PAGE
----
Former IPS counselor charged in child seduction case sentenced to 6 years home detention

Shana Taylor (Provided Photo/IMPD)

INDIANAPOLIS (WISH) — The former Indianapolis Public School counselor accused of sleeping with students accepted her plea deal and was sentenced to six years of home detention on Tuesday.

Shana Taylor pleaded guilty to level 6 felonies and agreed to relinquish her teaching license. She was ordered to not have contact with the victims as well.

However, she will not have to register as a sex offender, which surprised attorney Jack Crawford.

“As I understand the allegations, she had sexual contact with her two male victims who were 16 and 17, at least 20 times, sometimes in her office,” he said.

“In comparison to some of the more recent similar cases that we’ve had that the perpetrator, a school official, a person in a position of authority, escaped prison time, it’s kind of unusual,” Crawford said.

Crawford believes the sentencing brings to light gender bias in the court system, where male victims are given less opportunity for justice.

“It appears the system doesn’t treat that anywhere near as serious as when the victims are female students,” Crawford said.

In March of 2016, Taylor was charged with nine felony counts of child seduction.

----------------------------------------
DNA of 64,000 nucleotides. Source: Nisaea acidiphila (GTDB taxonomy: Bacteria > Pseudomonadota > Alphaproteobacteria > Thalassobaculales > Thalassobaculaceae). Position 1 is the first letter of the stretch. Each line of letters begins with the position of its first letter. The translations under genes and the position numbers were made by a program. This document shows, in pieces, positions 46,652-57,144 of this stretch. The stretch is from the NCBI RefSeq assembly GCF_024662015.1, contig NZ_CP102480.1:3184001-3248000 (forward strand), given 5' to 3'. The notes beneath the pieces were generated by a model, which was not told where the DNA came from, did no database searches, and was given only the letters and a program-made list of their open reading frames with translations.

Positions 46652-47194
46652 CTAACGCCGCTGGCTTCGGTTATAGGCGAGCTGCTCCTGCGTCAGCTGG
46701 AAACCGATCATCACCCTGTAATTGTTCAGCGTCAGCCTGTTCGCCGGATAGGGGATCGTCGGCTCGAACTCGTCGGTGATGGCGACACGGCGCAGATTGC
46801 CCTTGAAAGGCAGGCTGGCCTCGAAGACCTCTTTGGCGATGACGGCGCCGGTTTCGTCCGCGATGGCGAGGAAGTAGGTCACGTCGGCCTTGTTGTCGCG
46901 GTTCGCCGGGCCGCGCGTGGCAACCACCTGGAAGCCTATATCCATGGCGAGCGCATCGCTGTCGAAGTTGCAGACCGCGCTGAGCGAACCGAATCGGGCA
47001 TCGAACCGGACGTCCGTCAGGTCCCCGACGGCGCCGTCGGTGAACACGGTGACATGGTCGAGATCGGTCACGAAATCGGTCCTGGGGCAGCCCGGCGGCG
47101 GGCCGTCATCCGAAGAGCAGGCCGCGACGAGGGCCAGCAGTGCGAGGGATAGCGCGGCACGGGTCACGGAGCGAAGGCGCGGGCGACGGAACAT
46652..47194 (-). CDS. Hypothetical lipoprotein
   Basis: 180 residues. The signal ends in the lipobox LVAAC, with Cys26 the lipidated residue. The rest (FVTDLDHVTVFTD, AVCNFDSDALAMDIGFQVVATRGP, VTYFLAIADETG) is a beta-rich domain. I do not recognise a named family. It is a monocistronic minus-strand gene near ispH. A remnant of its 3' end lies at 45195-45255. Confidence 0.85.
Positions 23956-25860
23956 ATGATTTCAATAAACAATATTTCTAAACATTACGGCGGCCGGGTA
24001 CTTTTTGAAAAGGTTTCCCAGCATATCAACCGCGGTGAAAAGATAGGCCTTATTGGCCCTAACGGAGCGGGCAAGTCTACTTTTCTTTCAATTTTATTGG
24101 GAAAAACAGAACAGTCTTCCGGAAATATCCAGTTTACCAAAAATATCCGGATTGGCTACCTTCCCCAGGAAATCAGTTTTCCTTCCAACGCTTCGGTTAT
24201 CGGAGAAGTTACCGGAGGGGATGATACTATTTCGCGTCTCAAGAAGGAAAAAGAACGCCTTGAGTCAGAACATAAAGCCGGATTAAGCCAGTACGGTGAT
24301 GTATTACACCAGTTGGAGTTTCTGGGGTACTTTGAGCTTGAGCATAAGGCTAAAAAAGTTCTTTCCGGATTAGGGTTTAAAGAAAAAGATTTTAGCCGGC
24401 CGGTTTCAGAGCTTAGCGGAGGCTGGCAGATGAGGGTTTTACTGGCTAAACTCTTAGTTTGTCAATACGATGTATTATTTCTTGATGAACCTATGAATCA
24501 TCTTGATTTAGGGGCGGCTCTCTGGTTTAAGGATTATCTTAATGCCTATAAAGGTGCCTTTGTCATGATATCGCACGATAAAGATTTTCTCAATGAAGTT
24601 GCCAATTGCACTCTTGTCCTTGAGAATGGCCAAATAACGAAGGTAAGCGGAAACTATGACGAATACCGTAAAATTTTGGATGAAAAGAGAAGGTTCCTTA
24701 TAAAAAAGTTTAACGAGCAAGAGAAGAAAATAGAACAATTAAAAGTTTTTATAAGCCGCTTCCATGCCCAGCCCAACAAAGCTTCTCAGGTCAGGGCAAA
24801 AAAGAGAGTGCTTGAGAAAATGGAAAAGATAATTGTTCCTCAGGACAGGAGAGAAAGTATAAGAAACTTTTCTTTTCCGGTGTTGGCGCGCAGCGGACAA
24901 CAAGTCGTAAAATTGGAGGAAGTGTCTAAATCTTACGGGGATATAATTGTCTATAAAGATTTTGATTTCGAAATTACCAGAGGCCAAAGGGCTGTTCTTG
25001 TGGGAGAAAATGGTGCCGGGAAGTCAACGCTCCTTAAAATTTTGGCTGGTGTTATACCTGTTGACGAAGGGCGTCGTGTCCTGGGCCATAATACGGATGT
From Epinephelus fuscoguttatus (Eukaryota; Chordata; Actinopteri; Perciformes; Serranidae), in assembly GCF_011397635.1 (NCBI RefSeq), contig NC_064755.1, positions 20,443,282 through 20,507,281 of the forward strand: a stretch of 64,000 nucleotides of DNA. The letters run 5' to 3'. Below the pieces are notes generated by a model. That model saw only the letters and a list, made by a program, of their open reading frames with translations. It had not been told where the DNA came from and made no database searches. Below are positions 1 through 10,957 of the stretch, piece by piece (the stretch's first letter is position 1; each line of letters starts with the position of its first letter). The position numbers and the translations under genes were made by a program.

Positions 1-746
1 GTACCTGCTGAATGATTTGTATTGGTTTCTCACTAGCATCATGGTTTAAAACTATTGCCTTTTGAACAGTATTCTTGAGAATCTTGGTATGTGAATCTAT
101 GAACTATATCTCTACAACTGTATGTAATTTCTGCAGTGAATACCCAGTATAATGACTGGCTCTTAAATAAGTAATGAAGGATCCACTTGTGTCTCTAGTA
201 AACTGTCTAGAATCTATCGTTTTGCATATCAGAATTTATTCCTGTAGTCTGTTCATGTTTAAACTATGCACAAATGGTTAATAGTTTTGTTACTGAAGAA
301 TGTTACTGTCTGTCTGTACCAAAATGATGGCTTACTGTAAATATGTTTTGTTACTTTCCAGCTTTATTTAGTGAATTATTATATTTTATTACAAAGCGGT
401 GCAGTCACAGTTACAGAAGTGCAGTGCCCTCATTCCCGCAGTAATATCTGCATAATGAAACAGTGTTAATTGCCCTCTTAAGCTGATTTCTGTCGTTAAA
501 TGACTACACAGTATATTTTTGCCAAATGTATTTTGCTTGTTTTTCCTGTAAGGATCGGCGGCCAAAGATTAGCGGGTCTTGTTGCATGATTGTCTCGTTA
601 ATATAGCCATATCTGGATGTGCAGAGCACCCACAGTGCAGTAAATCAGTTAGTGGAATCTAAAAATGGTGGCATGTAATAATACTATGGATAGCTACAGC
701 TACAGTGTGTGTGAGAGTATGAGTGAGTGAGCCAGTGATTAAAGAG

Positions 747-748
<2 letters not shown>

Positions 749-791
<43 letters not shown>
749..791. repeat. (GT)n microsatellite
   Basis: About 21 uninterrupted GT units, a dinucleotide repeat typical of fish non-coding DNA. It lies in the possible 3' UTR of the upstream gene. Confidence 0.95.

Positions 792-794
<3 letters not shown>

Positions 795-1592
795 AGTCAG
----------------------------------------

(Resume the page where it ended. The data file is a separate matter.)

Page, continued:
According to court documents, Taylor carried on a months-long sexual relationship with a 17-year-old and once engaged in group sex with the victim and another underage student who was 16 at the time.

Prosecutors say school and district officials waited several days to report the alleged abuse to authorities.

Two employees were charged with failure to report and resigned.

Two other employees were fired, and are now suing the district and the IPS Board for wrongful termination.

Since Taylor’s arrest, IPS administrators have had to take additional training on how to report abuse allegations.

The district also made a checklist for school administrators on procedures for reporting suspected child abuse or neglect, including their duty to report, how to make the report, and the principal’s and administrators’ duties and role once Child Protective Services is involved.

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